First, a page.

Wednesday, May 5, 2010

Finish line.

I am a perpetual starter of things. So many of which have been cast aside when I get distracted or bored, or just plain give up. I am the two-year old in love with a shiny new toy, my chubby little fist wrapped around it hard, my heart aflutter. Until something else flashier, sparklier with brighter lights comes along. And then I'm off.

The list of unfinished business is long:

Learning to ice skate
Learning to play the flute
Learning to read music
Writing a novel
Writing a novel
Writing a novel
Learning to REALLY cook
Working out
Eating right
Working out
Eating right
Learning to REALLY swim
Learning to dance
Learning to REALLY speak Spanish

Heavens sake, I'm a dabbler. A dabbler who can't skate across the ice, do a cartwheel or the cha-cha.

And I'm tired of giving up. And I'm tired of having a skimming ability at life. I want to be deeper, better, more proficient forty-year old person. I want to be able to swim, damn it.

That's why I'm putting on my attractive compression socks this morning at 5:23am, slipping into my orthodic inserted running shoes and heading to the gym. 142 miles to go. 10 and a half weeks left. I have a head cold and have lost my voice and I don't care. I am finishing this and that is that.

I am saying my mantra for today: 3.3 miles and that is that.

Tuesday, May 4, 2010

You could play with me more.

I asked for it: what could I do to be a better mother, Reese?

You are perfect, Mom. You are an EXCELLENT mother, she replied.

I know, I know, but if there was something, anything I could do to improve, a teeny tiny thing -

Well, you could play with your kids more.


What do you mean, I ask calmly. What I mean is NEVER MIND, SORRY I ASKED.

Well, during the week we rush home and you're making dinner and then you're the last one to sit down at the table and then you're the last to sit for books because you're doing dishes -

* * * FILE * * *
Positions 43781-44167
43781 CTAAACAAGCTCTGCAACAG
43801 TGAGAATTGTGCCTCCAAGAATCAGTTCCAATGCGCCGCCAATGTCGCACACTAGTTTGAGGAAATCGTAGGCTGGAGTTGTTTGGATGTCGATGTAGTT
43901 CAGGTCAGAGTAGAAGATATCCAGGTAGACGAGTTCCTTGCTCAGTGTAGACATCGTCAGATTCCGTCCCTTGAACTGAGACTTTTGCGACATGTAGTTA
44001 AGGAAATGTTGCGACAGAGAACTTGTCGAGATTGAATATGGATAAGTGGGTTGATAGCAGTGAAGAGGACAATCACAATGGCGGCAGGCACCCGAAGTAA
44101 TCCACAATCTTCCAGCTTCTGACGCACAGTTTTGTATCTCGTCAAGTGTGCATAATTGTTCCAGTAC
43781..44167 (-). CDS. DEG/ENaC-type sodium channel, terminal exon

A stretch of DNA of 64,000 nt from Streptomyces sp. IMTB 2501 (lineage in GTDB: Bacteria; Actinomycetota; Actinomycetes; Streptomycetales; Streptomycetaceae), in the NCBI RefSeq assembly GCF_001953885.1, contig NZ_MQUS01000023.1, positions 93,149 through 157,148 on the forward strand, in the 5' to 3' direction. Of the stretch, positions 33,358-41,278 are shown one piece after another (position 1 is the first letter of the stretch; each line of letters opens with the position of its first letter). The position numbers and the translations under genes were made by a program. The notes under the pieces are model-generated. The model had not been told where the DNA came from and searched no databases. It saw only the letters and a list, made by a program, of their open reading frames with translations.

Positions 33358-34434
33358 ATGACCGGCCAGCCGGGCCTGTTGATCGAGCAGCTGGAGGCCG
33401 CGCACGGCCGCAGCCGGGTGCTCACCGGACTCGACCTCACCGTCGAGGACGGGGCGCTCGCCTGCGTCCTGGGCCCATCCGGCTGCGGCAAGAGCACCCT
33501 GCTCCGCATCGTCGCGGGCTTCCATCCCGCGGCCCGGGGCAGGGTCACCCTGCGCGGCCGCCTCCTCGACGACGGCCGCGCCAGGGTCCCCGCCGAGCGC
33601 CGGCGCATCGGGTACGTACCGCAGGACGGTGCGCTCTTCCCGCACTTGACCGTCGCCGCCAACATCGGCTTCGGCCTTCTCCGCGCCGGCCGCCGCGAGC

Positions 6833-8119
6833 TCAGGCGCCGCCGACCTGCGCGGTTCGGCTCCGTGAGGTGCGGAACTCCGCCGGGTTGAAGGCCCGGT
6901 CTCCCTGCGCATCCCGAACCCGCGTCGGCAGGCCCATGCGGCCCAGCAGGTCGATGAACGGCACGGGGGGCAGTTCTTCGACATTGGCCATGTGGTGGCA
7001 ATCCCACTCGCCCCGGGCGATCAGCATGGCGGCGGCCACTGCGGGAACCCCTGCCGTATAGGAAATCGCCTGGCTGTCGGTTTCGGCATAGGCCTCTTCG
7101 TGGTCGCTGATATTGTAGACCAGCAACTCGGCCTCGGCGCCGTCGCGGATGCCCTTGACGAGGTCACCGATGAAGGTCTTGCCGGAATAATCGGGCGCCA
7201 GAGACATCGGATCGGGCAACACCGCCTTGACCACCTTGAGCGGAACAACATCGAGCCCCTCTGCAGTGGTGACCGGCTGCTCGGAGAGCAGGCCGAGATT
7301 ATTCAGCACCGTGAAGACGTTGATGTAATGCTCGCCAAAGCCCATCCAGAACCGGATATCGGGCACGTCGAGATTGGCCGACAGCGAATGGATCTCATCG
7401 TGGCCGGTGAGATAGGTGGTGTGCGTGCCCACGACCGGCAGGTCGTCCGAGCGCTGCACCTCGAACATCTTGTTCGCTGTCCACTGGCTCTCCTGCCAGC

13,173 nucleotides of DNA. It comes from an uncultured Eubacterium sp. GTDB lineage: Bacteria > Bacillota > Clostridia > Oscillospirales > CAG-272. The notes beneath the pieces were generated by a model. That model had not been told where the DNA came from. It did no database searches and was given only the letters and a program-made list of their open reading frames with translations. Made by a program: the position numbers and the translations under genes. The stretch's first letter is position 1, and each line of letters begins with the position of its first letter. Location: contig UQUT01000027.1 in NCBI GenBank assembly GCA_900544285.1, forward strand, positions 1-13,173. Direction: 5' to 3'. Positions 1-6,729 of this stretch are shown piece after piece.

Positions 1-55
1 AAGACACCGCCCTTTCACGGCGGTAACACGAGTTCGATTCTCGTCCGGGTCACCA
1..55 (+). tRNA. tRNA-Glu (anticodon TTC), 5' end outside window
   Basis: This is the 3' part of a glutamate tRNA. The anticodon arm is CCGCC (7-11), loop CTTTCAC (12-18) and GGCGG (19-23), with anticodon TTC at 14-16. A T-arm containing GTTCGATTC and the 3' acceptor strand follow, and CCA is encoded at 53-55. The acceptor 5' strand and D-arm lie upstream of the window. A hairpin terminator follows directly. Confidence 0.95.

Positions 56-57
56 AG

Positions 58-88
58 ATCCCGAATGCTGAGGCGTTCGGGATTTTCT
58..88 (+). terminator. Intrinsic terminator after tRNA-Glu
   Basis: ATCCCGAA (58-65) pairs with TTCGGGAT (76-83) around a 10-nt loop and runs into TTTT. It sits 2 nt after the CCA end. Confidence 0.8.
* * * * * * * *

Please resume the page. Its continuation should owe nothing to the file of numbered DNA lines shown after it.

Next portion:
But you are so sweet, Mama. I love you sooooooooo much. You are an execellent mother.

My good friend and I are at lunch today and I confess this. My glaring deficiency.

Can you believe it, I say, what a horrible mother.

I don't play with my kids enough either she says, and I stay home with them.

YOU ARE AN EXCELLENT MOTHER, I say to my good friend, and mean it.

We are all trying. Our legs are spinning and running like we are on unicycles. And we are doing well, mostly. As mothers, we are doing pretty well. Maybe we should play more. Maybe we should.

We also should say GO PLAY WITH YOUR BROTHER. And go take a bath with a magazine and a glass of wine. But we don't. So there's that.

My good friend and I decide that we will start by leaving the dishes in the sink longer. We will pretend they are not there. Perhaps we will do them in the morning.

Tonight, we will play Candyland.

Sunday, May 2, 2010

Bodies in motion.

My body keeps getting in the way of itself - and of my mileage goals - with it's inadequacies. Skin issues, stomach viruses and now, shin splints and a head cold.

It's dawning on me: I have spent 39 years not noticing my body. Certainly, not appreciating how well it works, how little it fails me.

These legs and arms and stomach muscles, while not Olympian or particularly photogenic, have been moving my brain and heart around all this time, a vehicle. I've had a perfectly reliable Volkswagen of a body and I've ignored it, treating as though it were an Edsel.

This soul casing of mine has survived chicken pox and pneumonia, acne, two big falls during childhood, breathing way too much hairspray, second hand cigarette smoke and smoggy L.A. air. It's been in a couple of car accidents, one so long ago that it involved flying forward in the passenger seat at full speed, cracking my head on the dashboard. It's survived falling in love, and all the emotions, hormones, and late nights that go with that. Plus, two babies have made their way into the world through me. Two entire people have lived in me. And come out the better for it.

My body has survived all of that, without my asking really.

And now, I am asking it to run just a few miles. Just 145 more miles. By July 18th.

But I've had to resort to walking now; my body just can't run at the moment. And so I'm doing what I've got to do: keep going. Today I walked my 3.3 miles and it took 48 minutes. I noticed a lot more that I do when I'm running. Families splayed out loving on one another. Little kids running from one pool of shade to the next. A big man lying in the lap of his wife. I am in awe of humanity, really. And today, I was going slow enough to see it.

This weekend we went to my sister in law's ranch house and the kids ran wild. This is them, their bodies not failing them, their spirits free. I get high just looking at them.

When I can run again, I will appreciate every step.